The Beast Reports from Rome

The Medici Archives

Mike Samuda
July 26, 2007

A letter written from Rome on 5 June 1540 by Rosso di Filippo de Medici (also kown as 'The Best') to his distant relative Cosimo I


You should know that Pavoncino has finally returned and has marvellous stories from France, Flanders and Spain about the manner with which he was treated by the kings and nobles of these countries [] The siege in Perugia is still in effect [] The heat wave arrived on May 20 and on June 1st; this forced me to remove my boots and put away my winter jacket [] I am enjoying the fresco with my wife and we are giving each other disembowelling kisses; her mouth is so overwhelming that I seriously think that a tarantula has bitten her underneath the bellybutton. [] The city has been invaded by grasshoppers, flies, horseflies, and snakes. Mosquitoes have devastated the harvest, have fallen into drinks and are floating in soups. They left only after Pope Paul III had excommunicated them all.



In the first five years of his rule, 1537 to 1542, Cosimo I was particularly attentive to any news from Rome. His ambassadors and agents, using a network of spies and informers, reported with meticulous accuracy on the political, diplomatic, social and day-to-day gossip of the Eternal City. Cosimo was barely 18 when he ‘took office’ as the Duke of Florence. The city was recovering from a severe economic depression and the young ruler had commenced his reign by enforcing a repressive regime. His authoritarian rule sent a large number of political opponents fleeing from Florence to take refuge in Rome, where it was safer to express their dissent against the young Duke’s harsh rule. The disgruntled Florentine exiles had the support of the rapacious and nepotistic Pope Paul III who could not be considered an ally of the Medici family.


Ambassadors and agents reported back to Florence in a regular stream of letters and intelligence summaries. The letters followed a format: urgent matters such as war news, diplomatic issues and political conspiracies were described first. Updates on local current affairs were next in precedence. The letters would often end in gossip, personal requests and an account of the correspondent’s state of health.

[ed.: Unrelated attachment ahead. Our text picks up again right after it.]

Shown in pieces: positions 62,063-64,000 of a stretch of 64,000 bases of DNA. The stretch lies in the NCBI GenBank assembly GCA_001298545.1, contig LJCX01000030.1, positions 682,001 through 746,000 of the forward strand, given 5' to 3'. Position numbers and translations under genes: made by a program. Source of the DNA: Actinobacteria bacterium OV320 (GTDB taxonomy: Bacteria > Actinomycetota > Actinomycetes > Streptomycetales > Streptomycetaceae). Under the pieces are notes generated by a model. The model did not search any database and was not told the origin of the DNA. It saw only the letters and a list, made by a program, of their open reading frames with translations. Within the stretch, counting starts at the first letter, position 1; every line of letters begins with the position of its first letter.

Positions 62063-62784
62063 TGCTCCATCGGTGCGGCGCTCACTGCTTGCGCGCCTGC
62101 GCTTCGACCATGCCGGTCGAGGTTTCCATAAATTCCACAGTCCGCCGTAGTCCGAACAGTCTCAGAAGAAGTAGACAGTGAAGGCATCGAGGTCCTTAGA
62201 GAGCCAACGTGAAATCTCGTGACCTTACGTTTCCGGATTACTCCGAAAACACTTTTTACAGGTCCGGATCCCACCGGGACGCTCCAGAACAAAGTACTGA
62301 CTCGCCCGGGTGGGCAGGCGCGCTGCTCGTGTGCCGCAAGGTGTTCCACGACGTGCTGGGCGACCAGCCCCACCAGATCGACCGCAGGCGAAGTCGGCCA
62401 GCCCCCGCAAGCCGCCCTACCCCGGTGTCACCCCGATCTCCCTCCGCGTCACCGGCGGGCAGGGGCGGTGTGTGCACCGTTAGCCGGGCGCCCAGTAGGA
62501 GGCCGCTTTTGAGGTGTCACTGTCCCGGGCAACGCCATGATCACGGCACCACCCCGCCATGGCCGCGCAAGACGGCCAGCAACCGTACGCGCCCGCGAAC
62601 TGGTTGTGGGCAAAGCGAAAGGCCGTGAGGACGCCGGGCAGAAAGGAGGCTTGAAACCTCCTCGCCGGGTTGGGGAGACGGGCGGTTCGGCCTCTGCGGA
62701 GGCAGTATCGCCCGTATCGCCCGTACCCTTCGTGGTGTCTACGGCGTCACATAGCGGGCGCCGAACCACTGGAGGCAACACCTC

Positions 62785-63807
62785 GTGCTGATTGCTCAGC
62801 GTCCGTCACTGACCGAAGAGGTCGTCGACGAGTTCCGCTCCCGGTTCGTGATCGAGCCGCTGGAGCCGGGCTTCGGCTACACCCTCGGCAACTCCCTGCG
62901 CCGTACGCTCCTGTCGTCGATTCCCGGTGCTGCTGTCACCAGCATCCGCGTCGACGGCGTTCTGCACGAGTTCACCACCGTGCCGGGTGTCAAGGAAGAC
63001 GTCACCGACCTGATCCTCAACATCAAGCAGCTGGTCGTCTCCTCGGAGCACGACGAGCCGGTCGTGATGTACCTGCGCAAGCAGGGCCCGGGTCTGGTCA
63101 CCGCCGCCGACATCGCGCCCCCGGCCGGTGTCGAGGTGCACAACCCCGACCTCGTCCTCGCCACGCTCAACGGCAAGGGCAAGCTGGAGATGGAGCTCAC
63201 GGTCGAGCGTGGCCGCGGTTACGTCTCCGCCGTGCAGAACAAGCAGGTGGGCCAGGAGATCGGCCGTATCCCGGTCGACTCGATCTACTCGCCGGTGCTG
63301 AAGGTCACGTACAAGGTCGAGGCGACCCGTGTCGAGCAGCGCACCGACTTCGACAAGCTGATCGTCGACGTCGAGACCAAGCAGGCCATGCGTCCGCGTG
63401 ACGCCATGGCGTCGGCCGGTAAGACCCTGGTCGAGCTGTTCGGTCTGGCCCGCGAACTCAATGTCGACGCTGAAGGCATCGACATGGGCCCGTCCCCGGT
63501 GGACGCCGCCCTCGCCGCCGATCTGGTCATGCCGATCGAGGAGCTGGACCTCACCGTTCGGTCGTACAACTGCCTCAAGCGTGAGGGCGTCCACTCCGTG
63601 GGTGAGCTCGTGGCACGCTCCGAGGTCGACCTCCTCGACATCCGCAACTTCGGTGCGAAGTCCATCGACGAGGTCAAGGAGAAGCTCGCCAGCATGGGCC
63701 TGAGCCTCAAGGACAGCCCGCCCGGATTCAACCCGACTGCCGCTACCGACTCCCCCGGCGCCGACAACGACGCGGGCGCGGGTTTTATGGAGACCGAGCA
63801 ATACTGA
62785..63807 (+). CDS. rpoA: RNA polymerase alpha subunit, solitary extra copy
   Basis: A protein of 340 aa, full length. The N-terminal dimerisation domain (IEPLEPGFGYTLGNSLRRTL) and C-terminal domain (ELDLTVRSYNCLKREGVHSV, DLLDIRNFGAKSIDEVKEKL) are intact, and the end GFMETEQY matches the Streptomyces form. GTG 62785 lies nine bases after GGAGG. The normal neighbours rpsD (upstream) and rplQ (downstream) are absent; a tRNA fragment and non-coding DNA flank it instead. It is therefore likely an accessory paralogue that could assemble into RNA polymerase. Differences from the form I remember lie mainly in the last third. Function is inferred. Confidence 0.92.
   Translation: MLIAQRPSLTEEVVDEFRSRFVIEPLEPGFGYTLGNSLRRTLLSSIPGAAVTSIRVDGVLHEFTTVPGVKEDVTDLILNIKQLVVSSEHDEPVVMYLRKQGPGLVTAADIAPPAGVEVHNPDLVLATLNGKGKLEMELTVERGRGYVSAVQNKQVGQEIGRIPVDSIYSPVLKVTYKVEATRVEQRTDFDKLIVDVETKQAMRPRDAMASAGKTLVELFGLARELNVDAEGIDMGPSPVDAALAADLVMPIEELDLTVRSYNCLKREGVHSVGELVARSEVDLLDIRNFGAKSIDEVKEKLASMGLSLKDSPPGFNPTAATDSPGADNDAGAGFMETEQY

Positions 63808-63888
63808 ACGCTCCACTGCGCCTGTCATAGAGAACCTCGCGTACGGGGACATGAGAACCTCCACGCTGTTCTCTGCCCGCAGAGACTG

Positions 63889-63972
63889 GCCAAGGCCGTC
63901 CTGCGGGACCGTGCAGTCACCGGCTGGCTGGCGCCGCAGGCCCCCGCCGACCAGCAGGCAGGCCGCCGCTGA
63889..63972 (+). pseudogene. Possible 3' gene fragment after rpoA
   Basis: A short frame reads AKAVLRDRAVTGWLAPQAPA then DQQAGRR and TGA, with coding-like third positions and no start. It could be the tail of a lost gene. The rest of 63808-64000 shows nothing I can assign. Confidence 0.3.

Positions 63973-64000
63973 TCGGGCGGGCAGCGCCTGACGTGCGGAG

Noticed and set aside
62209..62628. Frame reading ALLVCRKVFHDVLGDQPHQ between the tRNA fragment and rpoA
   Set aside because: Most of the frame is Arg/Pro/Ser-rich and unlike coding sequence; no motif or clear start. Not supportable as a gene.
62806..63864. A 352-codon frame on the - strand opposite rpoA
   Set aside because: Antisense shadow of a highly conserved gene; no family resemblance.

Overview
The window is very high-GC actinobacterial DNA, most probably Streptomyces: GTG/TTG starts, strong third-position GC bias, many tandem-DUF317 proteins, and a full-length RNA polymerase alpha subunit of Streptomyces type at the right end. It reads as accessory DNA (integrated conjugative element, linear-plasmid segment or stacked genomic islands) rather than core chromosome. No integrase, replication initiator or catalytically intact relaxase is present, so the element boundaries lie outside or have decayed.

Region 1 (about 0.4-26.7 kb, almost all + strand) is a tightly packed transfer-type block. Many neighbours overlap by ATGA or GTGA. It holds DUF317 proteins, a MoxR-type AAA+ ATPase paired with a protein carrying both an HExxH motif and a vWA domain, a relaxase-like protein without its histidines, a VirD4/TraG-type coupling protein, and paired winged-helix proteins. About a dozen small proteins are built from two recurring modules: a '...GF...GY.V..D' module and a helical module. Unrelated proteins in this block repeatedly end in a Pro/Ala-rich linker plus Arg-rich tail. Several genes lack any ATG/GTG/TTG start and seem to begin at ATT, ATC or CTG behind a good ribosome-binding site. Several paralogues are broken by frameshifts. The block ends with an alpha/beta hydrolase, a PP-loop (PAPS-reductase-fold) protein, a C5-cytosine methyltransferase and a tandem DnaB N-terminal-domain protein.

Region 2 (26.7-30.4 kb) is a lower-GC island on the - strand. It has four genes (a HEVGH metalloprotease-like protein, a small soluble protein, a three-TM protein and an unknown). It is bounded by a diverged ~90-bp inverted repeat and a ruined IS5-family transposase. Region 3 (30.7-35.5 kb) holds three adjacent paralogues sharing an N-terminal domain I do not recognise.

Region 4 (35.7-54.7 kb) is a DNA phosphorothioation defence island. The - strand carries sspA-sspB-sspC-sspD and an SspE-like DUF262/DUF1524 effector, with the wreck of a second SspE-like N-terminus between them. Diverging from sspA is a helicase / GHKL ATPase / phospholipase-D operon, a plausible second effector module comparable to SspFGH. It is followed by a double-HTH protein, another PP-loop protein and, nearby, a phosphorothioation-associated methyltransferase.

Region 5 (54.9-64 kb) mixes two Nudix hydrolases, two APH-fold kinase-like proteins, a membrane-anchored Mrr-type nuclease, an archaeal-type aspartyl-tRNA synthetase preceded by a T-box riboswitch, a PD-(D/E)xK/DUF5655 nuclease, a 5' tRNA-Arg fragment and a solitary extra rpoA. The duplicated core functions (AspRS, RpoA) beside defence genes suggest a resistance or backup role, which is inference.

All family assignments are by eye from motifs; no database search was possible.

The smooth transition from public to very private matters is clearly demonstrated in Rosso di Filippo de’ Medici’s letter from Rome to Cosimo I. ‘Bestiale’ Medici and his wife, Nanna di Simone Rondinelli, had moved to Rome some time after 1534 and had quickly established themselves in the higher spheres of Roman Society. In this extract ‘the Beast’ first informs the young Duke Cosimo of reports from France, Spain and Flanders and describes the latest developments of Pope Paul III’s campaign in Perugia.


He then provides a graphic account of a heat wave and the invasion of the Eternal City by hordes of insects and reptiles. Not surprisingly, the Beast has not been wearing his boots and heavy jacket: Was anybody wearing winter clothes in the midst of a Roman heat wave? Why should the Beast consider it appropriate for Duke Cosimo to know in graphic detail of his open-air embrace with Nanna? Could Rome really have been plagued simultaneously with horseflies, snakes, mosquitoes, flies and grasshoppers? Would Cosimo be pleased to learn that the various calamities came to end following the Pope’s request for divine intervention?


The list of incidents and facts are so extravagant that it is almost certain that the Beast was using a prearranged code, which was not uncommon in the correspondence of Florentine agents reporting from Rome. The bite of a tarantula, strange creatures floating in soup and the need for God to intervene may well have communicated a very different and secret message to the young ruler who read this letter in Florence.

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